By Jim Schutze
By Rachel Watts
By Lauren Drewes Daniels
By Anna Merlan
By Lee Escobedo
By Eric Nicholson
The stench: Jim Schutze made a good point about the bond referendum ("Saddam and City Bonds," May 1). I used to be a big fan of the downtown library. I could usually manage to find a spot near an air vent and a reasonable distance from the nearest "researcher" stinking of alcohol-sweat-vomit-urine.
A couple of years ago, I went to the rest room at the library and found a "researcher" with his pants around his ankles, backed up to a urinal, as he finished taking a dump. I have not been back. Why are we building new public structures when the city cannot or will not properly operate the ones we already have?
Walk in Their Shoes
Don't blame CPS: While there is no doubt that CPS and Bill "put another one in the score column" Hill made a huge mistake here ("1-Hour Arrest," April 17). I would like to point out why this most likely happened and who else is at fault. First let me say that unless you have been in the shoes of a CPS caseworker and have seen the endless parade of battered, neglected, starved, physically and sexually abused children the caseworker has, you have no real understanding of why this happened. Let's just assume this story was different for a moment and there was serious evil befalling these children that was being covered up as harmless pictures, and the caseworker let it go. The child dies or is seriously harmed. The district attorney now has a legitimate case against the caseworker for neglect, and that caseworker is going to jail, no doubt. This goes especially if the sensationalist news reporters get a hold of the story.
Just so we know who the average caseworker is, they are usually in their 20s, just graduated from college. This is their first professional job ever, and often they are getting paid 24K a year for a job that requires them to be away from home most nights and weekends. Every day they see horrors inflicted on helpless children you would expect from a Third World dictator, not the child's parents. They deal with lawyers and judges who are less interested in the child's well-being than the law and marking up a "win."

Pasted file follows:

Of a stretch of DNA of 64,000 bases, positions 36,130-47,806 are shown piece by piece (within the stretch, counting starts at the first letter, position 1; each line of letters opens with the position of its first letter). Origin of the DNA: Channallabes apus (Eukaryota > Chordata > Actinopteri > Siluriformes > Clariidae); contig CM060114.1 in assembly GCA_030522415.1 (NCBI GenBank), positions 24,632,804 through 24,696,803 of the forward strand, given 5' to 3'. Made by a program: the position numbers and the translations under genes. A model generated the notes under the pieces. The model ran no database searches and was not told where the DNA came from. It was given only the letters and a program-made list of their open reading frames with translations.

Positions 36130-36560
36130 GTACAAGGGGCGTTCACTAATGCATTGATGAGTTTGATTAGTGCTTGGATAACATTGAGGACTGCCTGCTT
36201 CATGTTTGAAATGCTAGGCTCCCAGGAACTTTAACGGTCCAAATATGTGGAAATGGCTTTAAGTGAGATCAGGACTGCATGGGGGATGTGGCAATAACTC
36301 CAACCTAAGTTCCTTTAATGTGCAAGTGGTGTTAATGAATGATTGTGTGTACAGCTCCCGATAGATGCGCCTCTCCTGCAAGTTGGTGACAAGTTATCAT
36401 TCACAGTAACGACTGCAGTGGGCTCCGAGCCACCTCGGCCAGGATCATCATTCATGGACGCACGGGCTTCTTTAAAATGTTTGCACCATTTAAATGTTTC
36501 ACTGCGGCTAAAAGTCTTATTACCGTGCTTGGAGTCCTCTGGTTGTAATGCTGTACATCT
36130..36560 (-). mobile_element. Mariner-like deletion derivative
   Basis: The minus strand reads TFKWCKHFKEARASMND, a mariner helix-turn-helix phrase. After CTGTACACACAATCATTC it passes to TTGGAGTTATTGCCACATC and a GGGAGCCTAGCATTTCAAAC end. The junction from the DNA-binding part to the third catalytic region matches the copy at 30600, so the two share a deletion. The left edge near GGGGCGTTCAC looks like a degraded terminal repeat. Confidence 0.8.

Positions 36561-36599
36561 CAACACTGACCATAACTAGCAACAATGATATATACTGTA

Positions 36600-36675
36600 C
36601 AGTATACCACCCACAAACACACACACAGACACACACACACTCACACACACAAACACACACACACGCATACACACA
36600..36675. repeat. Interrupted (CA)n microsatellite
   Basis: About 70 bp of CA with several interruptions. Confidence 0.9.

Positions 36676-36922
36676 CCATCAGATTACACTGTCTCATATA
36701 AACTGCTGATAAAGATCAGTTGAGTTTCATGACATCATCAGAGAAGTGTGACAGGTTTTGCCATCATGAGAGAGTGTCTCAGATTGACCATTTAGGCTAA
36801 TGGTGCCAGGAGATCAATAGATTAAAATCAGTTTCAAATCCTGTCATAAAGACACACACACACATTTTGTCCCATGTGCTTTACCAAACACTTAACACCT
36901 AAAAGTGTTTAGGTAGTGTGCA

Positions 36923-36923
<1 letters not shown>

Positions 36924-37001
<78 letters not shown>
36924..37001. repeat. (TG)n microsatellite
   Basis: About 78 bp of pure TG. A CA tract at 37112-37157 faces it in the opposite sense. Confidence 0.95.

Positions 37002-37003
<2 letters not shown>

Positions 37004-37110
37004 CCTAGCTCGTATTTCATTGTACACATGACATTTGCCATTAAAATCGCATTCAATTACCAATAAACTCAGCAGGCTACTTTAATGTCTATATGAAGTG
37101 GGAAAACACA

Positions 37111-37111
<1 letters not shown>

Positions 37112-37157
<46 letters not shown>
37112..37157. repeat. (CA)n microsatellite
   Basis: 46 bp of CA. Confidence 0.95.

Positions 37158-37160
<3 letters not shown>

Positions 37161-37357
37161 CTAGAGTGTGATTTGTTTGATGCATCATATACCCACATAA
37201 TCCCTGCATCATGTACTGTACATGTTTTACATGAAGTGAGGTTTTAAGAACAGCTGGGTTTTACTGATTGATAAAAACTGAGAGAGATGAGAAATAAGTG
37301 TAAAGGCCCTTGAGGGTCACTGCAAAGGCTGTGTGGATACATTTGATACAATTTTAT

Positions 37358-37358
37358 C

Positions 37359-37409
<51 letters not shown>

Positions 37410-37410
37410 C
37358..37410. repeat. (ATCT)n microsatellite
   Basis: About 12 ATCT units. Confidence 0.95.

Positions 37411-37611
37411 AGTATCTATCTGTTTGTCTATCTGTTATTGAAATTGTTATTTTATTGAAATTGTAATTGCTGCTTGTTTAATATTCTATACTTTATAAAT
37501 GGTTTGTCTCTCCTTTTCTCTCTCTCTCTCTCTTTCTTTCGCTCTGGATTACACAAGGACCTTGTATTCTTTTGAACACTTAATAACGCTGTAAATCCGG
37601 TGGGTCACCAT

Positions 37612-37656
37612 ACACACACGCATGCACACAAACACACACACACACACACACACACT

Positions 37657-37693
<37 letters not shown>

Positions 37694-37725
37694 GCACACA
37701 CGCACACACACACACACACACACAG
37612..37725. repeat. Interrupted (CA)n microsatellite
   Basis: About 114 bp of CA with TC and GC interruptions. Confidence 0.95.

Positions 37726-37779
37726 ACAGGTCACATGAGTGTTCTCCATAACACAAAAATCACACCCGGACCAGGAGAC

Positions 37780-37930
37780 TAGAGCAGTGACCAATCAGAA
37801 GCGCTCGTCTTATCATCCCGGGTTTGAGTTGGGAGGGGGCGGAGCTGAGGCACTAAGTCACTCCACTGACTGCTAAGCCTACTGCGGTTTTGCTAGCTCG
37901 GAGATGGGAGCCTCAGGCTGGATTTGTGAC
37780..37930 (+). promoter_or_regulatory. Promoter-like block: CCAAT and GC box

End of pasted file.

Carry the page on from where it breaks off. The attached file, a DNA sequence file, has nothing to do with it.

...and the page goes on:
I was a foster parent for four years, and in those four years I saw good and bad. Mostly I saw people desperately, quietly trying to save children in a system that does not value a child, for parents who mostly cared less, using laws that were designed in emotional moments that now hurt more than help, for a public that demands the wisdom of Solomon while paying for the services of street-sweepers. When you go to blame someone for this mess, stand in front of a mirror and take a good look at the culprit. It is each and every one of us.
Roswell autopsy film: Thank you for at least allowing an article on this subject ("Contact," April 3) to appear in your paper--we understand the strictures the media are under--but many of us would take exception to your characterization of the "autopsy film" as a "fake." According to whom? Professional debunkers in the employ of the dumbing-down experts in Washington? The more attempts made to debunk these things, the more credibility they achieve and the less respect we have for so-called "authorities."
Smoky Lake, Alberta
Truancy by the Numbers
Tardy school district:Your recent piece, "Absent Without Leave" (April 24), contains some interesting statistics and statements. But they do not reveal the complete story. The statistic cited in the article that it took JPs an average of 79 days to hear truancy cases after they were filed was once cited by commissioners as 73 days.
And the comment that "The JPs knew the system was broke...They didn't complain until we tried to fix it" needs a veracity check.
As early as 1998, various JPs were meeting with DISD officials to encourage them to file their cases in a more timely manner. And in November 1999, several of the JPs met with Dr. Ruben Olivares at the district offices on Ross Avenue. Without exception, the JPs expressed concern that the district needed to find a way to expedite the filing of cases with the courts. One judge even complained that in the preceding school year the district waited until May to file approximately 1,000 cases--the last month of the school year.
The statistics for the last DISD truancy cases filed in this court in spring 2000 reveal the following: The district filed 261 cases and requested dismissal of 215 of those cases, or 82 percent. Reasons given for dismissal of the cases were: student had turned 18--11 percent; student withdrawn from district--20 percent (over half of those students were withdrawn before the case was filed); unable to locate (mail returned and the district had no knowledge of the student's whereabouts)--8 percent; improved grades and attendance--19 percent; no reason given--21 percent. Sixteen percent failed to appear in court after being summoned.
For the 261 filed DISD cases, the average number of absences prior to the offense date cited in the complaint was 32.7, and the average number of days from the offense date to the date the complaint was received in the court was 65. That means that a student could have possibly missed 90 days of school before a complaint was even filed with the court.